In the street protests and general political activism in present day Hasidism we may be witnessing yet another iteration of Hasidism’s developing Americanism. While Hasidim have always supported political candidates and voted in relatively high numbers, most of the advocacy was primarily transactional; they supported candidates they thought could maximize their resources. In 2020, impromptu pro-Trump rallies in Flatbush and Boro Park, a pair of Brooklyn neighborhoods with high numbers of Orthodox Jews, illustrates a new kind of political populism seldom seen in communities that often prefer to stay out of the spotlight.
The question as to why Hasidim overwhelmingly supported an immoral, autocratic, and reactionary candidate with such verve and vigor is multivalent. One reading may have to do with a lopsided equation of integration. That is, on the one hand Hasidim are becoming politicized as a result of their developing Americanism, which values public political expression. At the same time, however, they haven’t revised their general worldview, which was built on earlier political realities, a theology and religious ideology founded on chosenness, and historic feelings of exclusion and resentment.
The “us vs. them” mentality that grew over time and the theology that informed traditional Jewish teaching in large part followed suit. In many ways the binary of “friend vs. enemy” plays into the Trump vision of America. Traditional Jews, like the Ultra-Orthodox Hasidim, have historically been attracted to strong autocratic leaders who shared their binary view of the world. In this sense, their support of Trump is predictable
The challenge of emancipation, or the “liberal social contract” with the Jews in Europe, required Jews to revise those ideological principles to become fully a part of larger society. Non-Orthodox Judaisms, Jewish secularisms, and to some extent Neo- and Modern Orthodoxy engaged this challenge in different ways. But American democracy demanded an even stronger revision.
American rabbi Mordecai Kaplan argued that chosenness simply could not survive American democracy intact. One cannot easily be full members of a democratic society and maintain a theologically exceptionalist status. He was right, until he was wrong. By the 1950s, sociologists talked of the “death of Orthodoxy” in America while Hasidism was just beginning to rebuild in this new land of tolerance—what Rabbi Schneerson called a “medina shel hesed” (a land of kindness). Whether and how Orthodoxy could bear the weight of American integrationism was an open question.
What the sociologists of the 1950s could not have predicted was the rise of the counter-culture that would re-frame America’s conformism into a multitude of expressions of difference, pluralism, and later, multiculturalism. This would not only save Orthodoxy but enable Hasidism to enter the public square with minimal ideological and theological revisions. Schneerson saw this in the 1960s more than any other American Jewish religious leader and his movement flourished, riding the wave of multiculturalism. One of the byproducts of the multicultural turn was the ability of more traditional Jewish communities, Hasidim among them, to maintain strict observance and retain their ideological and theological commitments while increasingly becoming a part of American society. By the 1960s, acculturation was no longer a prerequisite for integration. Hasidim entered the public square without having to pay much of a theological or ideological price. The “liberal social contract” no longer carried the weight it once did.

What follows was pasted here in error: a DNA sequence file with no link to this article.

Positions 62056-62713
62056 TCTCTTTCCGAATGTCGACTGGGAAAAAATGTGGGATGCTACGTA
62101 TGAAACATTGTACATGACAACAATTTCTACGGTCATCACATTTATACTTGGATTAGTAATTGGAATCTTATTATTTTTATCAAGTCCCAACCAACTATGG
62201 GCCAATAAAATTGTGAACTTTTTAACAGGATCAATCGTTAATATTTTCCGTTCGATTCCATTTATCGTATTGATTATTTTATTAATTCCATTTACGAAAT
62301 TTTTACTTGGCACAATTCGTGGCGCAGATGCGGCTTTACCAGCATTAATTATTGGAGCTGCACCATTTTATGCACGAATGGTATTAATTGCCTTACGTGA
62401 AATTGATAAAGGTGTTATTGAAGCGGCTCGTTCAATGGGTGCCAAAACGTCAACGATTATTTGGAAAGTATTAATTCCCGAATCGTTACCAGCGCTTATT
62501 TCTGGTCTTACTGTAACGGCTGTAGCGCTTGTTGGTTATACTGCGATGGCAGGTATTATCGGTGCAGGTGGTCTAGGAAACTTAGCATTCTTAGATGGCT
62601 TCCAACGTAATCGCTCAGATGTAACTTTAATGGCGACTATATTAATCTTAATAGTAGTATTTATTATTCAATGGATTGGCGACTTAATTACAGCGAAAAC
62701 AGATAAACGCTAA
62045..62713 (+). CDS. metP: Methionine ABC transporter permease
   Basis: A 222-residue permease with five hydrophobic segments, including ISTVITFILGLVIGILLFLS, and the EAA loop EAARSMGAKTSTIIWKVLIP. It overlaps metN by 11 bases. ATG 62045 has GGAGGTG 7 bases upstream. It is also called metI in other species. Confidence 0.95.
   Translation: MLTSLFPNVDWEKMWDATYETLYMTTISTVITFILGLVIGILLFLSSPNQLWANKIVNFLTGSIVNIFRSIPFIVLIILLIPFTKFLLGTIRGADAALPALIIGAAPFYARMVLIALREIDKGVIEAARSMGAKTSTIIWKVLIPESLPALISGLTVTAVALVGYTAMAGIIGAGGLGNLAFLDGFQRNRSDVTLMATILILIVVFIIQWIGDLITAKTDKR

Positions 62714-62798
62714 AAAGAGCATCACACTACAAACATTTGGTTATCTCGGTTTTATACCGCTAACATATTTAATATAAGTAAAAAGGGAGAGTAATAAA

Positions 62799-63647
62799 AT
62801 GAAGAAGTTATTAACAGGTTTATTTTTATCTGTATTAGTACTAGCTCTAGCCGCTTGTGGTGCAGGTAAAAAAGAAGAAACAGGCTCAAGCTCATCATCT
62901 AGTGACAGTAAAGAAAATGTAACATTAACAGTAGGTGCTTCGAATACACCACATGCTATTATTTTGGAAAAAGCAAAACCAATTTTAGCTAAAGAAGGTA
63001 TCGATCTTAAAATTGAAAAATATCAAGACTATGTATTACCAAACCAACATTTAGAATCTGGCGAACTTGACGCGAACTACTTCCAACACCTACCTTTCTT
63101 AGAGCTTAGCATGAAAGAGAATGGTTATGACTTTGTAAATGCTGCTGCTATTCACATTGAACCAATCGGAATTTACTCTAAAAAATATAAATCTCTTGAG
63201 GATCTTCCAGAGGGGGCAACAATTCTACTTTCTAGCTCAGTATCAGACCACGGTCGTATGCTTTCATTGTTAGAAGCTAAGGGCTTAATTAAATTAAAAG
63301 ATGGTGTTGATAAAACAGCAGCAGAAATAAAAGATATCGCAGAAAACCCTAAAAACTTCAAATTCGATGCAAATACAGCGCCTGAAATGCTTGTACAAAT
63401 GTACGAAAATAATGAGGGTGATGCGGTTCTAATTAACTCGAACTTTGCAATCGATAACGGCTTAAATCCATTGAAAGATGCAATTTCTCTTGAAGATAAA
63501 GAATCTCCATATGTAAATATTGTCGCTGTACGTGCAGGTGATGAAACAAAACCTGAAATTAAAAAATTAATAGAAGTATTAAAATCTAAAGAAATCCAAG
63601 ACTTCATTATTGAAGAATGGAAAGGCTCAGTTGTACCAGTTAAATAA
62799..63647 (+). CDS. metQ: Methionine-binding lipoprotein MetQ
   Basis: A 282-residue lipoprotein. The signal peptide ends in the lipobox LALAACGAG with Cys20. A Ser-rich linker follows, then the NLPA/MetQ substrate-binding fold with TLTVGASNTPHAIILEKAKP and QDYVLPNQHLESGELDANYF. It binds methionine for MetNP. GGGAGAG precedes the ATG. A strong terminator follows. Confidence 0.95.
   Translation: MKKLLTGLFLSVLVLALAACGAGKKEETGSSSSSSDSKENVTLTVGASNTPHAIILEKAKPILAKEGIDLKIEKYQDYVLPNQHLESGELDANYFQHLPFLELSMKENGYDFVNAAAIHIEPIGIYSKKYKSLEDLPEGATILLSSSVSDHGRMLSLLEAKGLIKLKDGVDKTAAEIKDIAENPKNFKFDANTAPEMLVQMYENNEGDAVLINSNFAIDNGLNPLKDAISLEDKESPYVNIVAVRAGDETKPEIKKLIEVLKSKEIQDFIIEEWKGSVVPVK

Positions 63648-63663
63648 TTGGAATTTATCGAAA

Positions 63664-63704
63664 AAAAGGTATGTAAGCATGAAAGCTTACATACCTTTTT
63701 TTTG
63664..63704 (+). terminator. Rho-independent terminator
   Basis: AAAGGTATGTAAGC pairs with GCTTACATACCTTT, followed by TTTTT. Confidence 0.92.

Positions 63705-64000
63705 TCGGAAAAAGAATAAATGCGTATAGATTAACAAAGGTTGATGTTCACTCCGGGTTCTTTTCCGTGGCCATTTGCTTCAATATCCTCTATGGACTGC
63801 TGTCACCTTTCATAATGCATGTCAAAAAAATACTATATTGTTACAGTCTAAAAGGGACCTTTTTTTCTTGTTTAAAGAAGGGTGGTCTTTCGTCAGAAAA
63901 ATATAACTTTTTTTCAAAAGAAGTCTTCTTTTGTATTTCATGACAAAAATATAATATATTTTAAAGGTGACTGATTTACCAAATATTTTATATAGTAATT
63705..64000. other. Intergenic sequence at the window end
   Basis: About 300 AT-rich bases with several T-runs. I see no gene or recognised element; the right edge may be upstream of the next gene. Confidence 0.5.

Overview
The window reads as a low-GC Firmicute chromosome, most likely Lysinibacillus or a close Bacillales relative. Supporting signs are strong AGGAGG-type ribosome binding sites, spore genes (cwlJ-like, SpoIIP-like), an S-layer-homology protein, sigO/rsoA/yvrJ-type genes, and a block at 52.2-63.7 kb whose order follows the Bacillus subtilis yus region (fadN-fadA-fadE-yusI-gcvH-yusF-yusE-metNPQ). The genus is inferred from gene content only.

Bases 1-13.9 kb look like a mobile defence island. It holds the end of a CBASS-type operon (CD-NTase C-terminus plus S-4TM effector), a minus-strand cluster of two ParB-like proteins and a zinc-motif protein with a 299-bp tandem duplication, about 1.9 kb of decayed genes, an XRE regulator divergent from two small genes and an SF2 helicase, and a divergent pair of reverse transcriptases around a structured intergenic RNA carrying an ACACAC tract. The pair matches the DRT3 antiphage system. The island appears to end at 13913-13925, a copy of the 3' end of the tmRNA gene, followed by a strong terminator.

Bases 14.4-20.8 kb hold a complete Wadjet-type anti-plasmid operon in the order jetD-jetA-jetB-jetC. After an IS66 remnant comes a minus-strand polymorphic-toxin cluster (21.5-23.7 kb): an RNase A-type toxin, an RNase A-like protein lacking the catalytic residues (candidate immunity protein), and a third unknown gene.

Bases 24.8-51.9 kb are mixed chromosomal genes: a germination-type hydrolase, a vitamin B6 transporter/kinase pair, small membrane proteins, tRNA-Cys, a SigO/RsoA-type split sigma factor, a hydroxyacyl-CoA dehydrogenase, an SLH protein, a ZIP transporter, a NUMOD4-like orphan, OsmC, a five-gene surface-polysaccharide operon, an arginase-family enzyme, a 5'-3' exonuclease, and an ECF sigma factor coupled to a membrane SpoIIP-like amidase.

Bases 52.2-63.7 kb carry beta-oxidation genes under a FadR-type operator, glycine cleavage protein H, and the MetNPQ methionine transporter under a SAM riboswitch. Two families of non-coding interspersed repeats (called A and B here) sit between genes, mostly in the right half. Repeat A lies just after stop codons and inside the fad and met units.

The problem, however, is that Hasidim entered the public square with their old-world chauvinistic and xenophobic inclinations intact and residual fears of the left stemming from the days when the left meant socialism in Europe and when Russia used communism as a tool to attack and demolish religion. Given Jews’ complicated relationship with race, and African Americans in particular, this fear easily transformed into a belief that the progressive left, in part in the BLM movement, was inherently anti-religious, and antisemitic. Interestingly, the antisemitism of the right seemed less threatening, perhaps more familiar, than the antisemitism of the left. Trump subtly exonerating the marchers at Charlottesville seemed less problematic than Linda Sarsour’s anti-Zionism. Even though they weren’t Zionists, “Jews will not replace us” seemed less threatening to the Hasidim than “Israel is a colonialist state.”
Another paradoxical twist in this story is that the antisemitism of the left today in America is largely targeting Zionism, which the Hasidim largely don’t support either, albeit for very different reasons. Thus, what’s emerged is a kind of Hasidic anti-Zionist pro-Israelism; tacit support for Israel as an act of tribal fidelity rather than any form of Zionism. Ask a Hasidic Jew touting Trump’s moving the US Embassy to Jerusalem whether he is a “Zionist” and he will think you’re crazy. Anti-Zionism has been part of the very fabric of Hasidic Judaism for a long time, even now in muted form. But somehow without abandoning that, they found a way to support Israel and deem left-wing anti-Zionism a form of antisemitism, while their form of anti-Zionism is protecting Judaism.
The Trumpization of Hasidic Jewry should not be surprising and it can be thought of as the byproduct of multiculturalism’s enabling. When Hasidic groups can enter the public square without compromising their theological and ideological commitments—that is, without a “liberal social contract”—they can easily be attracted to right-wing reactionary movements. They will support the Czar over Napoleon.
In earlier times, as Shneur Zalman of Liady suggested, they had to compromise their material wealth for the sake of spiritual survival. In America that’s no longer necessary. They can have both and in addition they can partner with a segment of the majority (white evangelicals) that has ostensibly found its own tacit acceptance of the Jews through its own version of Zionism. Just as Hasidim can be anti-Zionist and pro-Israel, evangelicals can be antisemitic and pro-Israel. It’s not very provocative to say that when Hasidic ideology, founded on the kabbalistic tradition, becomes politicized, it can easily support a kind of autocracy—as long as they are the beneficiaries.
On this reading, the origin of Hasidic Trumpism may be Schneerson himself. It was Schneerson who believed Hasidic Jews could enter the public square without sacrificing any of their ideological positions. He couldn’t have predicted Trump but he enabled the Hasidic support of a candidate not merely as Jews, but as “Americans,” while holding onto views that reflect a Jewish experience of the old world.
Schneerson’s success is undeniable, but we may be seeing the dark side of that success in Hasidic Trumpism. Chabad has been adept at presenting its Jewish vision in the form of a sweetened Judaism to non-religious Jews and to the world more generally. But the support of a political figure who expresses a different form of chauvinism is telling in regards to how the deep-seated ideological core of Chabad, and Hasidism more generally, remains operational.